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Marvel Comics Timeline

Significant moments in the publishing history of Marvel Comics

See also John Jackson Miller's essay on the history between Marvel and Disney.

1932: Martin Goodman starts the magazine publishing business that will later become Marvel.

August 1939: Marvel Comics #1 is published under Martin Goodman's Timely Comics umbrella. Other logos would be used, including Atlas in the 1950s.

1961: A renaissance begins at perennial also-ran comics publisher Marvel with the publication of Stan Lee and Jack Kirby's Fantastic Four #1, the first of a new wave of super-heroes that would include Spider-Man, The Hulk, Iron Man, The X-Men, and The Avengers. Marvel's market share would grow, solidly becoming the #1 publisher by the 1980s.

1968: Martin Goodman sells Marvel to a firm whose products range from magazines to vitamins; the firm would later be known as Cadence Industries.

1986: Cadence sells Marvel to New World Entertainment, a television and film production company.

January 1989: Ronald Perelman's MacAndrews and Forbes holding company buys Marvel Entertainment group from failing New World Entertainment for $82.5 million.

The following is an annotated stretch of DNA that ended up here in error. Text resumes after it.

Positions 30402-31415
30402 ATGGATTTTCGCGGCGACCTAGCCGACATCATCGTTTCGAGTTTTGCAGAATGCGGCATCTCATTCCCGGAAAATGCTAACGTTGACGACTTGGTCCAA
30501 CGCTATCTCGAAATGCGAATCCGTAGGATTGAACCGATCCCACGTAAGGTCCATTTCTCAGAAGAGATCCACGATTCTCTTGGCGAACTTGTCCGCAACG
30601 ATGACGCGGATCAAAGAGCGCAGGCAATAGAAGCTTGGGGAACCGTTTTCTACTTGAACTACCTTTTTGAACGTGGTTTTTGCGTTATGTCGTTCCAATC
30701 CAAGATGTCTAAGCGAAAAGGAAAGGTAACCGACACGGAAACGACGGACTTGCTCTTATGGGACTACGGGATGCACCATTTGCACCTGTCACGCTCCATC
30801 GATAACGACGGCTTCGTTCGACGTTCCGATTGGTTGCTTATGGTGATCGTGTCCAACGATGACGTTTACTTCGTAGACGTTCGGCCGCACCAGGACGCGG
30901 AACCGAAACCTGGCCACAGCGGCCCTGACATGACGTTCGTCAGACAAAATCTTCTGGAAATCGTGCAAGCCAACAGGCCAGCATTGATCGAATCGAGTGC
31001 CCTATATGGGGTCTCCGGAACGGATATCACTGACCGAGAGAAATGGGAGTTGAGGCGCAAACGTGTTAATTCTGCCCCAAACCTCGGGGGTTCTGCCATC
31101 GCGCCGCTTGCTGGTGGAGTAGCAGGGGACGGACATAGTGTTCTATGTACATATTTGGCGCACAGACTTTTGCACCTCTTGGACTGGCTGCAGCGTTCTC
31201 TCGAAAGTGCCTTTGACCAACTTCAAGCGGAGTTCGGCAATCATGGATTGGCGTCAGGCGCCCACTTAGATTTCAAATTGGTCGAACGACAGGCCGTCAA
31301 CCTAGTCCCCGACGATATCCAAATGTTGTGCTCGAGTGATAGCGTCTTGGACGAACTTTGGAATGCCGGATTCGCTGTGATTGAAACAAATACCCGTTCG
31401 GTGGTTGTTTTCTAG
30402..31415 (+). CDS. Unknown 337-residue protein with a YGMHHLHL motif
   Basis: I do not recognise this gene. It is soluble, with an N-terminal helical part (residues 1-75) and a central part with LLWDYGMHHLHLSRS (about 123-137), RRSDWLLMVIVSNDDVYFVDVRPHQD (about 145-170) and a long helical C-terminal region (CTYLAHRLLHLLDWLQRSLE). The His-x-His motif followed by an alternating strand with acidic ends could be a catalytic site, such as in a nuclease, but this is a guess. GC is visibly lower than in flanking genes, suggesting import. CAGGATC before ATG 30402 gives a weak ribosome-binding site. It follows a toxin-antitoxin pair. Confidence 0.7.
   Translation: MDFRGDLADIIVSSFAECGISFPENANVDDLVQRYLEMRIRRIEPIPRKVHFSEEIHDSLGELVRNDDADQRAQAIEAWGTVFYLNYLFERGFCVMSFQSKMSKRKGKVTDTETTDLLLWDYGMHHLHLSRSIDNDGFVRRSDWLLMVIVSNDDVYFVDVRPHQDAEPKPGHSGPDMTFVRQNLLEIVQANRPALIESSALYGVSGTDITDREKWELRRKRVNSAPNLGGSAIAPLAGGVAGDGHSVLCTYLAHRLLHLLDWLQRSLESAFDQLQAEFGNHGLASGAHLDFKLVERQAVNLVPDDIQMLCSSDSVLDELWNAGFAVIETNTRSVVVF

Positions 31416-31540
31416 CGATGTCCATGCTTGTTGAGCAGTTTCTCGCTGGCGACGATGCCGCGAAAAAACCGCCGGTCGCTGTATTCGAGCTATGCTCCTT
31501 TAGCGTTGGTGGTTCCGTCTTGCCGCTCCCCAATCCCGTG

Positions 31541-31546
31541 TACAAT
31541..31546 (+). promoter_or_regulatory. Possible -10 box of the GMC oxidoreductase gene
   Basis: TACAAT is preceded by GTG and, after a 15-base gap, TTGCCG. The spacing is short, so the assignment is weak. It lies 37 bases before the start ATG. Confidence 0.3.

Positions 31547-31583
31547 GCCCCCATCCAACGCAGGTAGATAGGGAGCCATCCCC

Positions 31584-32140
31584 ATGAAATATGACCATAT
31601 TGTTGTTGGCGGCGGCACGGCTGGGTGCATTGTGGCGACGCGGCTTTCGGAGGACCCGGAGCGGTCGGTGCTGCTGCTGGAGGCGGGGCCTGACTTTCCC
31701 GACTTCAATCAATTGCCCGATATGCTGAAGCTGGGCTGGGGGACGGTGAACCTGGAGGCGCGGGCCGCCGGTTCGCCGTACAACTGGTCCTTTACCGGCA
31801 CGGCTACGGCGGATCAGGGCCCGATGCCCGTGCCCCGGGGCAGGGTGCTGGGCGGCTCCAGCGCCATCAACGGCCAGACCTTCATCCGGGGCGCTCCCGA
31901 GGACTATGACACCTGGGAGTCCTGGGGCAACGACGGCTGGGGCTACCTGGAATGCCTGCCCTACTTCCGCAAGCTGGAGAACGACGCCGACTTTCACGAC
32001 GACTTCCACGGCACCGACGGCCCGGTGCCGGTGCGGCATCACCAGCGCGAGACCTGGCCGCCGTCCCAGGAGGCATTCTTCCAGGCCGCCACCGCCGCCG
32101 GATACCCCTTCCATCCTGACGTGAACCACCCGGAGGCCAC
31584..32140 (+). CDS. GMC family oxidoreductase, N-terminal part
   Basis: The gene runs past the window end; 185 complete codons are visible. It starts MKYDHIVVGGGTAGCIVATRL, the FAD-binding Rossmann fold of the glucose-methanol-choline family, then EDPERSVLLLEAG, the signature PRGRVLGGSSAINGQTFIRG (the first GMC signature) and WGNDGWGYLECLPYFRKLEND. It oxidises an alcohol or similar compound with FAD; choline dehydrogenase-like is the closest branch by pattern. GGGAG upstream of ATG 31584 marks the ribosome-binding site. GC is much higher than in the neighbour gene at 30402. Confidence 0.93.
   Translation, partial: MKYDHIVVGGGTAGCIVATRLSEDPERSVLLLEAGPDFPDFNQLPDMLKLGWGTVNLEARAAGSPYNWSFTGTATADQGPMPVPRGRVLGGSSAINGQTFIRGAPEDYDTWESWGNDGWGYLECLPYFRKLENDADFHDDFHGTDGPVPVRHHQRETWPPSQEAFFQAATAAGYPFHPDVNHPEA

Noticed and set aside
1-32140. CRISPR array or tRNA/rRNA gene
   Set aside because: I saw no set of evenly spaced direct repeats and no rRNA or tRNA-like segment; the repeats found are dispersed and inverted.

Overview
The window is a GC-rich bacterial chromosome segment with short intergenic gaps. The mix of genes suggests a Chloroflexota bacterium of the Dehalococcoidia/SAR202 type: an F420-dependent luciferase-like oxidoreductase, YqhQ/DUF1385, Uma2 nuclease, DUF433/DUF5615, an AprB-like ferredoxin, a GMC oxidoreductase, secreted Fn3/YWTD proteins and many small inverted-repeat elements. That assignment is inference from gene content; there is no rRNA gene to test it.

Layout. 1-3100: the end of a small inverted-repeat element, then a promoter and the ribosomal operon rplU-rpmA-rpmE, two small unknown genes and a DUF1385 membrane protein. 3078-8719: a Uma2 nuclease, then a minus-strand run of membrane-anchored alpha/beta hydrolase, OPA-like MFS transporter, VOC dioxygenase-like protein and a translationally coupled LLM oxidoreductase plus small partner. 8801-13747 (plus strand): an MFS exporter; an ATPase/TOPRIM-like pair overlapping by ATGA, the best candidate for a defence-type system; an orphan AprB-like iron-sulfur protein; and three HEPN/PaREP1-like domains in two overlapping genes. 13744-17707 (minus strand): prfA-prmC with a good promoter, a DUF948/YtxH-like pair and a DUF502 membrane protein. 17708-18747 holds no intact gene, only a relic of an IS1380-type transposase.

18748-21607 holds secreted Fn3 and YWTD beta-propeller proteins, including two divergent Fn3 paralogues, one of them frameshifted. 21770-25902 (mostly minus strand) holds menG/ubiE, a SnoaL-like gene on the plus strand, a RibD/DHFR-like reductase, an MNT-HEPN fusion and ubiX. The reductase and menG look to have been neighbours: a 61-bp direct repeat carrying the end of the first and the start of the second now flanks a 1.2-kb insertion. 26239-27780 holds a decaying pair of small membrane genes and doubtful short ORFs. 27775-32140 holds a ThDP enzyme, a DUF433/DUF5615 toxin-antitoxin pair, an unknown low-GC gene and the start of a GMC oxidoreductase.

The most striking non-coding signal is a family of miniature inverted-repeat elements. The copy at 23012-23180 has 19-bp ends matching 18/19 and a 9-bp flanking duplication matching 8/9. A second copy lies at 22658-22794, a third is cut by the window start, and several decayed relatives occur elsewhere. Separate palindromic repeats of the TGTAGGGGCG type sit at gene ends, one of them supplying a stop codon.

Summer 1991: Perelman and company sell 40% of Marvel in a public offering. The stock booms, becoming one of the fastest-growth stocks in the early 1990s.

July 4, 1992: Marvel buys trading-card manufacturer Fleer for $265 million.

Dec. 28, 1994: Marvel buys comics distributor Heroes World Distribution.

March 9, 1995: Marvel buys trading-card manufacturer Skybox for $150 million.

Dec. 27, 1996: Burdened by a large debt following many expensive acquisitions in trading-card and other tangentially related fields -- and shaken by the mid-1990s decline in comics publishing fortunes -- Marvel Entertainment files for Chapter 11 bankruptcy protection.

1997-98: A long legal battle between holders of Marvel's bonds results in temporary control of the company by Carl Icahn and his associates. Later, control is regained by the owner of one of Marvel's subsidiaries, Toy Biz. Marvel emerges from bankruptcy with a much-reduced publishing slate.

May 2002: The first Spider-Man feature film is released. Increased attention to comics benefits Marvel and a comics industry on the rebound, thanks to a business model that also includes bound collected editions of comics, allowing Marvel and other publishers to capitalize on their long publishing histories through bookstore sales.

Aug. 31, 2009: The Walt Disney Company announces the purchase of Marvel Entertainment Group for $4 billion in stocks and cash.

Dec. 31, 2009: Walt Disney Company shareholders approve the purchase of Marvel Entertainment Group for $4.3 billion. Under the deal, Marvel shareholders receive $30 per share in cash, plus 0.745 Disney shares for every Marvel share they own. Given Disney's value, the AP calculates that values Marvel shares at $54.25.





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